Chefs Jeffrey Vance (left) and Cam Hanin (right) at the RAICES fundraiser at Navy Strength.

Three chefs who helm some of Seattle's best restaurants right now are making changes, so we checked to see what's on the horizon.

Cam Hanin

Supreme, Ma‘ono

At the end of May, chef Cam Hanin will exit the kitchen, or kitchens, rather. He's helped hold down many a Mark Fuller restaurant—Ma'ono and its fast casual fried chicken counter offspring, two Supreme pizzeria openings—and has shaped some of those spots' beloved and deliciously wacky dishes. Hanin devised a pizza loaded with fried chicken breast, kimchi, and melty American cheese squares; it's basically the manifestation of Supreme and Ma'ono in pizza form. He also crafted a shockingly great ranch dressing-slash-dip that he says was "a labor of love." (I wasn't one to dunk pizza in ranch, but I am a convert now.) But for all his culinary contributions and gigs—he's worked in fine dining, he's worked in fast casual—Hanin's never worked for himself...until now. He's starting Guerilla Pizza Kitchen which will serve as a popup (also available for events and catering) and a take-and-bake operation. No popup dates announced just yet, but you can be sure Hanin's skilled yet playful cooking ethos will live on. Other things: "focusing on family," he says, plus helping out chef-friends like the folks behind Gola's Kitchen and Melissa Miranda, who's readying her Beacon Hill restaurant. Hanin says he'll also be baking bread, presumably that fluffy Japanese milk bread aka shoku pan, for Alessandra Hisako Gordon, jam whisperer at Ayako and Family.

Jeffrey Vance

No Anchor, Navy Strength 

This one stings a bit: chef Jeffrey Vance will be moving to LA next month and thus leaving Seattle's dining scene altogether. Vance was named a Seattle Met Next Hot Chef in 2017 for food that's as inventive and impressive as it is beautiful and tasty, and has since put No Anchor, Chris Elford and Anu Apte-Elford's "weird beer" bar, on the culinary map getting recognized by the likes of the James Beard Foundation. And he didn't merely captain No Anchor's menu, but next door at sibling tiki bar Navy Strength, he embraced both midcentury comfort food and a globe’s worth of flavors. In his stead, Vance says he's installed two incredible young talents. Jaimon Westing (formerly at the Willows Inn and Castagna in Portland, two culinary bastions) has taken the lead at No Anchor, while Alexus Williams is running things at Navy Strength. Vance is keeping his own plans slightly under wraps, but the chef says he may help out some friends in the kitchen in LA or do some line cooking. He won't be taking a chef job anywhere, though, as he's taking this time to focus on opening up someplace of his own in LA. "It will definitely be a chef driven place using market produce, while trying to change the restaurant business model to something more welcoming and sustainable," says Vance. A noble, ambitious cause! We can't wait to keep tabs on what develops, even if it's happening a thousand miles away.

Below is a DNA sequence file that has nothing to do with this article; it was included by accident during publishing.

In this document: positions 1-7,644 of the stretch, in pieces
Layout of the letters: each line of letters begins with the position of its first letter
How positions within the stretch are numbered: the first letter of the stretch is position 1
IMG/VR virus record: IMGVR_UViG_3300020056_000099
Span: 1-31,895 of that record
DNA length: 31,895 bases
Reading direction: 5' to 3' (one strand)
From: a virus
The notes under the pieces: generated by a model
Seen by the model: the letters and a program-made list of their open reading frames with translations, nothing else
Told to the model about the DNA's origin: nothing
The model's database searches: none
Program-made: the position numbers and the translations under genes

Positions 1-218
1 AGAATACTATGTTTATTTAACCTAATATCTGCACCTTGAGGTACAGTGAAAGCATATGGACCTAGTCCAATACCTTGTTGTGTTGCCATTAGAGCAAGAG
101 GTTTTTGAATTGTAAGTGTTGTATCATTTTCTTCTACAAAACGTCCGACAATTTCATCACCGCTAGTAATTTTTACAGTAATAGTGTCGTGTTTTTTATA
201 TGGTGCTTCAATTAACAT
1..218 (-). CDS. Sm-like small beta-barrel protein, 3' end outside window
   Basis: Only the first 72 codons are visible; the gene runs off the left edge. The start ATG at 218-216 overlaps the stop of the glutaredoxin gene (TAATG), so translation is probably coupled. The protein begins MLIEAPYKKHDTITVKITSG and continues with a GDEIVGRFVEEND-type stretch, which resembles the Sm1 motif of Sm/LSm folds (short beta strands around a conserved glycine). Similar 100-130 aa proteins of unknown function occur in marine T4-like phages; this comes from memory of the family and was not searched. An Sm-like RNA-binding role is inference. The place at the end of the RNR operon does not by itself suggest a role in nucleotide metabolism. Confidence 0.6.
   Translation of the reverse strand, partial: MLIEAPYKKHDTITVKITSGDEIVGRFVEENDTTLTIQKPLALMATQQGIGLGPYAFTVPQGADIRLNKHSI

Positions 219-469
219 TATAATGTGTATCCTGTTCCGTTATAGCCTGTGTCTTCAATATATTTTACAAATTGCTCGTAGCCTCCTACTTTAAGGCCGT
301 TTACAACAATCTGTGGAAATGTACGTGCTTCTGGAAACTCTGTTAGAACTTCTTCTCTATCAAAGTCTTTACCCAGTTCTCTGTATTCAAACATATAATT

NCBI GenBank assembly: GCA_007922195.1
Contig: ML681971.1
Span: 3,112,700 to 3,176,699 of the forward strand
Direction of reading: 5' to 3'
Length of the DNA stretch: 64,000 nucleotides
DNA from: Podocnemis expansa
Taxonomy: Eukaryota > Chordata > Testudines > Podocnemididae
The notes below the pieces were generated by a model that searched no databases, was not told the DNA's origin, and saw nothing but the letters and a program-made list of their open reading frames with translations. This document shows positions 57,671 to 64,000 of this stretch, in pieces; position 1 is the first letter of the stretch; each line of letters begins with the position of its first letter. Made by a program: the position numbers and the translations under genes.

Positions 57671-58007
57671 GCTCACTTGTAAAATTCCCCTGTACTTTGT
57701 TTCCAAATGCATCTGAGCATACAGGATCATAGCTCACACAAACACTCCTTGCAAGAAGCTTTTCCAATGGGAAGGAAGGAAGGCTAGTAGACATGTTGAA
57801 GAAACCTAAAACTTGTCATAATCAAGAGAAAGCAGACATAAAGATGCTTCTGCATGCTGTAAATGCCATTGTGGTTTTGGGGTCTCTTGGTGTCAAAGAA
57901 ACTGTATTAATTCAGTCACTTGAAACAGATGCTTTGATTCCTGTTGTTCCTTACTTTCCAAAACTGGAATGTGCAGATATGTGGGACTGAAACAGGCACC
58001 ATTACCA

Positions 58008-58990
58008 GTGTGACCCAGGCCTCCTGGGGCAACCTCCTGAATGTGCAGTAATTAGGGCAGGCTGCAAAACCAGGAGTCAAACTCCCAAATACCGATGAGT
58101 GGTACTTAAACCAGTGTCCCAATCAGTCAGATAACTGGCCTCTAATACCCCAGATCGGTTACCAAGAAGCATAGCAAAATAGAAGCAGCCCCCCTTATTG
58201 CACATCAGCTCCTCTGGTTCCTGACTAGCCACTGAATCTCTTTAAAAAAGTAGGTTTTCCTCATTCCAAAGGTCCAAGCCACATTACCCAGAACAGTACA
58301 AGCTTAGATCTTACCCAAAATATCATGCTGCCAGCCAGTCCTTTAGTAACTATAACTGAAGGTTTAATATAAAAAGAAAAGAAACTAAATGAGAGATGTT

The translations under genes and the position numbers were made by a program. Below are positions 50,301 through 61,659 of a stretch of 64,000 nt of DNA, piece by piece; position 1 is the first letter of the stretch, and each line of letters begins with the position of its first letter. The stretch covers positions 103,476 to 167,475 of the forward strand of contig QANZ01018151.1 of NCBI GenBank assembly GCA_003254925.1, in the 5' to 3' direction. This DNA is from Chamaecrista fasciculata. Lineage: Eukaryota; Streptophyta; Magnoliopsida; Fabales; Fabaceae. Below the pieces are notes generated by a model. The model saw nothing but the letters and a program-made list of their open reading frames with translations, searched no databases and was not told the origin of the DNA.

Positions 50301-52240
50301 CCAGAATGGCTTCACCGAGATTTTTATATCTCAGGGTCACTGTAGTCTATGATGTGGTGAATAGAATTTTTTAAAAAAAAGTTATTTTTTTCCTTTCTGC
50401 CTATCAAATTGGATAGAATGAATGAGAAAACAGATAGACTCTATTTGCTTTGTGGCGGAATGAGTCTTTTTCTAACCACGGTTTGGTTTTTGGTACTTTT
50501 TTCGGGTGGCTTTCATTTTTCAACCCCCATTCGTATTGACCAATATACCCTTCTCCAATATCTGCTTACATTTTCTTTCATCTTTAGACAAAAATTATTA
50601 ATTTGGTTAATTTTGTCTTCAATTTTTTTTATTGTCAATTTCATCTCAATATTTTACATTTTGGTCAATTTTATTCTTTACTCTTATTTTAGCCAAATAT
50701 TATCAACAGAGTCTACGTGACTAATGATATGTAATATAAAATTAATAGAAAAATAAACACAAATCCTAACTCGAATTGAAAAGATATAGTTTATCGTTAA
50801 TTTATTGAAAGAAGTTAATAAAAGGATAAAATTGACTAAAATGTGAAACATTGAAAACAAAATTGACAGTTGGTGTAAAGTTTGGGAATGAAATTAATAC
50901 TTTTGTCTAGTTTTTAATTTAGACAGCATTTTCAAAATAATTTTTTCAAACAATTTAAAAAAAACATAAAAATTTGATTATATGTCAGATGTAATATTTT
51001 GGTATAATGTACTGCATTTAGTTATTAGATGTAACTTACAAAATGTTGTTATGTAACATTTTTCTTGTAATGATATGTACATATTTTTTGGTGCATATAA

Mike Whisenhunt

Central Smoke

A year ago this month, Vietnamese steak house Seven Beef announced its new direction: still meaty, but smokier. The new concept, Central Smoke, dialed back the finer dining aspects and recast itself as a barbecue-foward joint with a solid cocktail menu to go with it. Chef Mike Whisenhunt (Brimmer and Heeltap, Joule) was to lead the smoky endeavor. But co-owner Eric Banh has confirmed that, indeed, executive chef Mike Whisenhunt has moved on as of early May. (Whisenhunt had previously confirmed as well.) There's no official comment on the reason behind Whisenhunt's departure, but Banh assures that the smoked meats continue: head chef Charles Franks, who's worked at Cafe Campagne, Monsoon (another Eric and Sophie Banh restaurant), and China Pie, is in charge of the kitchen along with sous chef Levi Nichols.
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